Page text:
Toronto bureaucracy holding city back

Toronto bureaucracy holding city back

Toronto bureaucracy holding city back

The City of Toronto’s end-to-end review conducted by KPMG reveals a city stuck in the past.

The Residential Construction Council of Ontario has been singing the same tune for years now, and its President Richard Lyall used a World Bank metric to elucidate how inefficient city operations are, indirectly raising the cost of housing.

“On building permitting, we rank 63rd in the world—that isn’t great for an advanced, high-tech country,” he said. “In Finland, 95% of building approval applications, review processes and permitting is all online. It’s paperless, and here we’re far away from that.”

Making matters worse, the system is becoming slower.

“Looking at 172 building projects between 2006 and 2016, it took nine months to do a rezoning application in 2006 and by 2016 it was 3.5 years,” Lyall said of a RESCON study. “Time is money. Our system involves printing massive quantities of blueprints and paper documents, and quite a lot of them are either thrown out or lost. Then you have 50-odd government agencies and bodies that could be involved in the process that aren’t well coordinated. It can take years to get a project approved, and the longer it takes the longer the land is tied up and it has to be financed. All these things add to the cost of housing.”

In a twist of mild irony, the KPMG report was released well past its deadline, and while Lyall gave it a passing grade, he says it omitted salient details.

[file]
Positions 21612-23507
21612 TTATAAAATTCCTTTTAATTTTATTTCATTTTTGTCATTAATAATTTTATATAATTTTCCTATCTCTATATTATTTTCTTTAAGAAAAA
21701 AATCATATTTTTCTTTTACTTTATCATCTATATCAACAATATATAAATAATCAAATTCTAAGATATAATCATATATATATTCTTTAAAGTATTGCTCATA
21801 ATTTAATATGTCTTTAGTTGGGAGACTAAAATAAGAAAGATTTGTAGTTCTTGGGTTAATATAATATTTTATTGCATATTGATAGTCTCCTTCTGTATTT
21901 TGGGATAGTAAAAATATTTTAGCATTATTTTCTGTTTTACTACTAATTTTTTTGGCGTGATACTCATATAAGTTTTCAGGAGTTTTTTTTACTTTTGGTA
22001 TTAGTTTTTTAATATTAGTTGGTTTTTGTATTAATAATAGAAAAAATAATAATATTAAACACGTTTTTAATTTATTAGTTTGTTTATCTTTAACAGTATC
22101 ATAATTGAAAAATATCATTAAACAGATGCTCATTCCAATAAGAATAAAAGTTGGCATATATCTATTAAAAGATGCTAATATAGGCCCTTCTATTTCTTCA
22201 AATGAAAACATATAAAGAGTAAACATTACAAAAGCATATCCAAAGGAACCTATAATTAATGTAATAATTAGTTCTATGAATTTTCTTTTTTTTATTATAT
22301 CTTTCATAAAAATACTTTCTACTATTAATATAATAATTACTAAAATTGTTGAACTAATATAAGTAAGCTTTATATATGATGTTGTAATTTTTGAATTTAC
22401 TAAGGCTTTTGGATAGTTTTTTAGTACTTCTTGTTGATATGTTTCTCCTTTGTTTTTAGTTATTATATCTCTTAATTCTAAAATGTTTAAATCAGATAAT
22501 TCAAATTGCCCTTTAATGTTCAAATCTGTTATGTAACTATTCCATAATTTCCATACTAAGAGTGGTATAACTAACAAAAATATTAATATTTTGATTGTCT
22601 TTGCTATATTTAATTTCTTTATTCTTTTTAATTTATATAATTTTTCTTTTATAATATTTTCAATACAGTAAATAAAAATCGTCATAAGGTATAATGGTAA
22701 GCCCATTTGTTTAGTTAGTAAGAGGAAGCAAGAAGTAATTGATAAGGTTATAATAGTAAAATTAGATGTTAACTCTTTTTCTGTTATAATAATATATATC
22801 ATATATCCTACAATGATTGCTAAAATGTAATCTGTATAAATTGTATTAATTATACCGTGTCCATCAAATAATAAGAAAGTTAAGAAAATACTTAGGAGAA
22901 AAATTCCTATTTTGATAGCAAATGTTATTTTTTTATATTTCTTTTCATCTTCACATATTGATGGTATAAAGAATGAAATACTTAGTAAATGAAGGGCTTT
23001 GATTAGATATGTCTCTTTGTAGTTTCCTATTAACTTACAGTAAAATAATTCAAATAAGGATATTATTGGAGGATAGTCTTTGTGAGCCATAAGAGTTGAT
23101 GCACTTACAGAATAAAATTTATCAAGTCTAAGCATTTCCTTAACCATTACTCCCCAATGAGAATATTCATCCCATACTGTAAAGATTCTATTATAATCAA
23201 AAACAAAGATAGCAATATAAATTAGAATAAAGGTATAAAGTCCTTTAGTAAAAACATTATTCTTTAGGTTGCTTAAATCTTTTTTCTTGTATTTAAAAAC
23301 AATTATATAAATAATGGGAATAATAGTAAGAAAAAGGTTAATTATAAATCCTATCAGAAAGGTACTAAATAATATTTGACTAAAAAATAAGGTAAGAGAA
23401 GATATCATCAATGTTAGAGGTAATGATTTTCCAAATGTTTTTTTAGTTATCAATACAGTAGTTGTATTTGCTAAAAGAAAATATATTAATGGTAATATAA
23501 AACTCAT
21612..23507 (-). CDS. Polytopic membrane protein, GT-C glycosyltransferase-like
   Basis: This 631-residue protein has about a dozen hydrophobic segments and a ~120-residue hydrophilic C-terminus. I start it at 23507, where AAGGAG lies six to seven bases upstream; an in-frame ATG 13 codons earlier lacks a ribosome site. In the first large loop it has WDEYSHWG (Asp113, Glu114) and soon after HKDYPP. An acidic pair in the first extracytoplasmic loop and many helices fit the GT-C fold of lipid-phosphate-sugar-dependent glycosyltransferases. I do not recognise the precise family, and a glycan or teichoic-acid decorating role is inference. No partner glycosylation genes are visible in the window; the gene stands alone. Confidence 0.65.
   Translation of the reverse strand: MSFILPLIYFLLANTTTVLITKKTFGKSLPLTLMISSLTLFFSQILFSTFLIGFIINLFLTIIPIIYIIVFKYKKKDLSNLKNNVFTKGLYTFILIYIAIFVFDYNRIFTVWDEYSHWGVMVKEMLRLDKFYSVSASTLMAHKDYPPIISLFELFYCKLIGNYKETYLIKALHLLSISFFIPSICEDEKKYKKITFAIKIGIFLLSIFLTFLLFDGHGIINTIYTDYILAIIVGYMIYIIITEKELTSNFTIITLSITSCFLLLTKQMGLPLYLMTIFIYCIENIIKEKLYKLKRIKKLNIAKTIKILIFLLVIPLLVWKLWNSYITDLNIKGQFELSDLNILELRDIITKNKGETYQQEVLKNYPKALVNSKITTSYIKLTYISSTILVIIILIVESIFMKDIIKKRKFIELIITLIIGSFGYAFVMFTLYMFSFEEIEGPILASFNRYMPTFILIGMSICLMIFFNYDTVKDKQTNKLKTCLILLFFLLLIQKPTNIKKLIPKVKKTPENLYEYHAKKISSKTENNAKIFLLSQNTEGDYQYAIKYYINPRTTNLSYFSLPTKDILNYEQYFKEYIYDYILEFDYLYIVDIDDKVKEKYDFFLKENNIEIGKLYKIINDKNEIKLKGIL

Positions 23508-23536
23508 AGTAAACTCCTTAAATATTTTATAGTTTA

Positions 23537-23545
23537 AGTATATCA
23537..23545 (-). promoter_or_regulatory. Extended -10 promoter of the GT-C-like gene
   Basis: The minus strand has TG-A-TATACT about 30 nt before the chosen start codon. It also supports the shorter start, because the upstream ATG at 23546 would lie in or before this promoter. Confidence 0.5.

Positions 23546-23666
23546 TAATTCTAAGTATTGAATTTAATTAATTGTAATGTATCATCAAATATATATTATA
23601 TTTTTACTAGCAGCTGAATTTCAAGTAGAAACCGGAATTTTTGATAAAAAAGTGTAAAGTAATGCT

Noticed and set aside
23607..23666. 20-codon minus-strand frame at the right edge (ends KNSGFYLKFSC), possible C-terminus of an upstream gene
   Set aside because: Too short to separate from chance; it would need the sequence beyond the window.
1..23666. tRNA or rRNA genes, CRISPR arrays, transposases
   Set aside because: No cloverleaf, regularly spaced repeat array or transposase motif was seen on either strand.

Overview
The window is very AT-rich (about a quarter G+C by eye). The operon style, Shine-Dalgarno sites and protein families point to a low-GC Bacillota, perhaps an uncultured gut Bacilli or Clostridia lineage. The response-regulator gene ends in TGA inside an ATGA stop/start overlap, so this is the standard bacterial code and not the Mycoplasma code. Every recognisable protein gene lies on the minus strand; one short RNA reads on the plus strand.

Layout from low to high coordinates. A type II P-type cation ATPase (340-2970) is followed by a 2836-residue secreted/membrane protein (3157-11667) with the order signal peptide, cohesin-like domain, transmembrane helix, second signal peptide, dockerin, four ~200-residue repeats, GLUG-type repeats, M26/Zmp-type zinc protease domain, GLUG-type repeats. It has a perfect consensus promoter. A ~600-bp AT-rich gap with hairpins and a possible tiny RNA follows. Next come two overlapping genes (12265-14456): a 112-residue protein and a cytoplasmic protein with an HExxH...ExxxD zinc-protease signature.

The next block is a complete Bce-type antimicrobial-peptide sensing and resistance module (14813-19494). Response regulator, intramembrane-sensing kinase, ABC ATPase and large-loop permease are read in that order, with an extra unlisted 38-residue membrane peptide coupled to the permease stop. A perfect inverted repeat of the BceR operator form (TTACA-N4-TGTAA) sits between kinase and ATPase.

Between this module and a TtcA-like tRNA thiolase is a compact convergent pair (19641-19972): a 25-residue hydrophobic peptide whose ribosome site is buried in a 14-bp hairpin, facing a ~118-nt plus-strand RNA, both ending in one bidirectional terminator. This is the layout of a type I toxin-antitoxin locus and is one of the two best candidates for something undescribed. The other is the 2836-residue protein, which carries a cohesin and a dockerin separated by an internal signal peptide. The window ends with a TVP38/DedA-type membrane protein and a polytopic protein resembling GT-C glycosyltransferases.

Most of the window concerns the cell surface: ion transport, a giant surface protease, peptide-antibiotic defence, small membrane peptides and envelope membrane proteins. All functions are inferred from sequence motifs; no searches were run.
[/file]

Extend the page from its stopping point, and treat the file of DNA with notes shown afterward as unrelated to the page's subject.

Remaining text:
“It said the City of Toronto needs to come up with an entirely new system that’s modernized, but the question is what will happen with it? The report says one of the big problems at the City is it has different departments that don’t communicate effectively with each other; they’re their own little fiefdoms,” said Lyall. “Having one person under one particular department of planning on a one-year contract won’t work well.”

Lyall exalted former New York City Mayor Michael Bloomberg for his streamlining efforts by putting together a team with powerful deputies. However, bloated bureaucracies don’t usually go down without a fight.

“The mayor’s office needs to be in charge of this,” said Lyall. “A director should be reporting to the city manager and driving this. The handwringing delays will be monumental within various city departments because bureaucrats aren’t rewarded to the change system. For many of them, electronic permitting is threatening.”